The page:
Wood-derived Biopolymers for Photonics

  • Author / Creator
    Chowdhury, Farsad
  • Currently, conventional plastics and composites that we mostly use are derived from petroleum which is a non-renewable resource. Plenty of these plastics are designed for a single purpose such as water bottles and food packaging and end up in landfills, causing significant environmental impact since the degradation rate is extremely slow and can take centuries. The unstable market of petroleum and its contribution to global warming are other concerns associated with conventional plastics. On the other hand, plant-based natural polymers or biopolymers are sustainable, yearly renewable, and environment-friendly solution to the current problem associated with conventional plastics. Biodegradable polymers such as cellulose and lignin can be obtained from plants and have applications in various fields e.g. construction, agriculture, fuel, etc.
    Initially in this work, wood-derived cellulose nanocrystals (CNCs) are utilized as a matrix material to guide light in the luminescent solar concentrator. Acrylic polymer emulsion, otherwise known as PMMA, is the most commonly used polymer for such purposes. Though this polymer is biocompatible, it is not biodegradable. The recycling of acrylic polymer is also complicated and if not properly done it might release harmful fume during combustion. Here waveguides made of acrylic polymers and cellulose are fabricated with organic dyes and it is found that cellulose has the potential to be used as matrix material. Easy recyclability of a cellulose-made waveguide is another factor that is investigated, and no significant performance drop is reported when waveguided made of recycled cellulose is characterized.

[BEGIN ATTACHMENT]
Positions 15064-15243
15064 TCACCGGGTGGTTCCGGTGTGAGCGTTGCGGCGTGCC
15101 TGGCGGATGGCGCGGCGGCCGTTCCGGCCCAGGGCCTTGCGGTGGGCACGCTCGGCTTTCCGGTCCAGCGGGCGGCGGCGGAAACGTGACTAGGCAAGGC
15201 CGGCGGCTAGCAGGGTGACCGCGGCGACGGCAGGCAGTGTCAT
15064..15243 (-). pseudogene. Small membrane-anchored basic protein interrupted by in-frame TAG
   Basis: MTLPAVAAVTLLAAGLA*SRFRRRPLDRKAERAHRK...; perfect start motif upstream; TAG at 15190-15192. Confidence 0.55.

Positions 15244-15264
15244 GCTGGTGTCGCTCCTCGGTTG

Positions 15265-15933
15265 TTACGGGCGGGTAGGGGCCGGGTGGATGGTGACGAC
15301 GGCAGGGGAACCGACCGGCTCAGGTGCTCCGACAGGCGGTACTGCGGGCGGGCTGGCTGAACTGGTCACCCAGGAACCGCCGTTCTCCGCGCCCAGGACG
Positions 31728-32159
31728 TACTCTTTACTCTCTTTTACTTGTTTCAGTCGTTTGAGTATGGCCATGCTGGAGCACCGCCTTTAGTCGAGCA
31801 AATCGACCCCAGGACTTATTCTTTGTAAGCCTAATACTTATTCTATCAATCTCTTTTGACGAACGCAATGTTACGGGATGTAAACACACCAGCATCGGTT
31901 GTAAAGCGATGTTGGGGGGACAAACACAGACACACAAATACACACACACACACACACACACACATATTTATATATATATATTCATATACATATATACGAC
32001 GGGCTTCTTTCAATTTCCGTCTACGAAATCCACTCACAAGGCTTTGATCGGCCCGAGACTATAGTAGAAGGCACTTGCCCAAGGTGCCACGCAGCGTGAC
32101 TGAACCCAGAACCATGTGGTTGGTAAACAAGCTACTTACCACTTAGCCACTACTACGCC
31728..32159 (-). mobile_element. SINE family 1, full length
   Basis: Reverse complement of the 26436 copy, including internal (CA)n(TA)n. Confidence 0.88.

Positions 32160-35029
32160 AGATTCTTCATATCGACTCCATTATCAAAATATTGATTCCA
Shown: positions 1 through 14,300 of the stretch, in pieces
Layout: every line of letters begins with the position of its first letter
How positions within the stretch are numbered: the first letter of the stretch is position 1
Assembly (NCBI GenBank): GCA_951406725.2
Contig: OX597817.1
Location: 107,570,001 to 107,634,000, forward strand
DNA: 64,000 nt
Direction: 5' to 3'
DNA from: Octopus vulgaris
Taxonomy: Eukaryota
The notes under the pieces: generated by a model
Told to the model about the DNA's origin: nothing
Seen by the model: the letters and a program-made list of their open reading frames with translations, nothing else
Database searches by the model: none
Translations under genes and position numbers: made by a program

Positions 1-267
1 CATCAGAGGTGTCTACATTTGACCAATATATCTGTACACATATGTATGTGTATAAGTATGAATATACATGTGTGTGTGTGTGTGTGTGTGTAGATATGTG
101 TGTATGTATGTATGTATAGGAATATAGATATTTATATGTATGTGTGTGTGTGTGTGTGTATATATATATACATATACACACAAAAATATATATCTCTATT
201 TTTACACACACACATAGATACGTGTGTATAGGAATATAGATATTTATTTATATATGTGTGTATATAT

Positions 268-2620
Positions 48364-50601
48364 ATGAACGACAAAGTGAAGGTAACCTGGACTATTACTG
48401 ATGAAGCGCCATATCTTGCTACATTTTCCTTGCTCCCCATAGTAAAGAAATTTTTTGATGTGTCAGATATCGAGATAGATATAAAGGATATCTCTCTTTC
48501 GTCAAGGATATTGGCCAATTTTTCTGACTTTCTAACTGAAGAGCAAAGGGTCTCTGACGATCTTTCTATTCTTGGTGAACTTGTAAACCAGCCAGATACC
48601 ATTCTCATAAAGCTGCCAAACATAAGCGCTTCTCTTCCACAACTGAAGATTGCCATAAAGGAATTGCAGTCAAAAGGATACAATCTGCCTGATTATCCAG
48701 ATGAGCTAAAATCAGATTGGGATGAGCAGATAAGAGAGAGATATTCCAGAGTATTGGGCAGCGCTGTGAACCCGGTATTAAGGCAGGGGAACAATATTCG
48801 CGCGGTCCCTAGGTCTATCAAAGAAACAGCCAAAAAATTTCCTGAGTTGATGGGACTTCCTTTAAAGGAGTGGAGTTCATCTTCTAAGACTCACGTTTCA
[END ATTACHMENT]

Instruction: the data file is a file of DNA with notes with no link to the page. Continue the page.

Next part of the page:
Afterward, CNCs and lignin, another wood-derived polymer, have been investigated for their suitability to be used as radiative cooling material. Different structures have been proposed over the last few years for radiative cooling but most of these structures are not realistic for mass production due to associated cost and complex fabrication process. In these works, two structures made of cellulose and lignin are found to have a cooling temperature of 3.97 °C and 3.7 °C below ambient temperature respectively, with significant cooling power. Attaching these polymer structures on the solar cells has shown a performance enhancement by lowering the operating temperature of the solar cell. By offering a very simple and low-cost fabrication process as well as compatibility with large-scale production using an earth-abundant material, these developed structures provide an excellent opportunity to mass implement biopolymers.

    In the end, the scattering property of CNCs is leveraged to show their potential for enhancing the light quality of light-emitting diode (LED). White LED is the most common one and can be conveniently fabricated using phosphor and blue LED chip. It is demonstrated that CNCs can scatter the blue light effectively which would increase blue to yellow light conversion and improve the uniformity of correlated color temperature. The proposed structure for white LED has shown better light quality and ~30% enhancement in luminous flux compared to a conventional LED structure without using CNCs.
    Overall, this thesis work focuses on different aspects of biopolymer properties and shows their potential application in different fields of photonics.

  • Subjects / Keywords
  • Graduation date
    Fall 2021
  • Type of Item
  • Degree
    Doctor of Philosophy
  • DOI
  • License
    This thesis is made available by the University of Alberta Libraries with permission of the copyright owner solely for non-commercial purposes. This thesis, or any portion thereof, may not otherwise be copied or reproduced without the written consent of the copyright owner, except to the extent permitted by Canadian copyright law.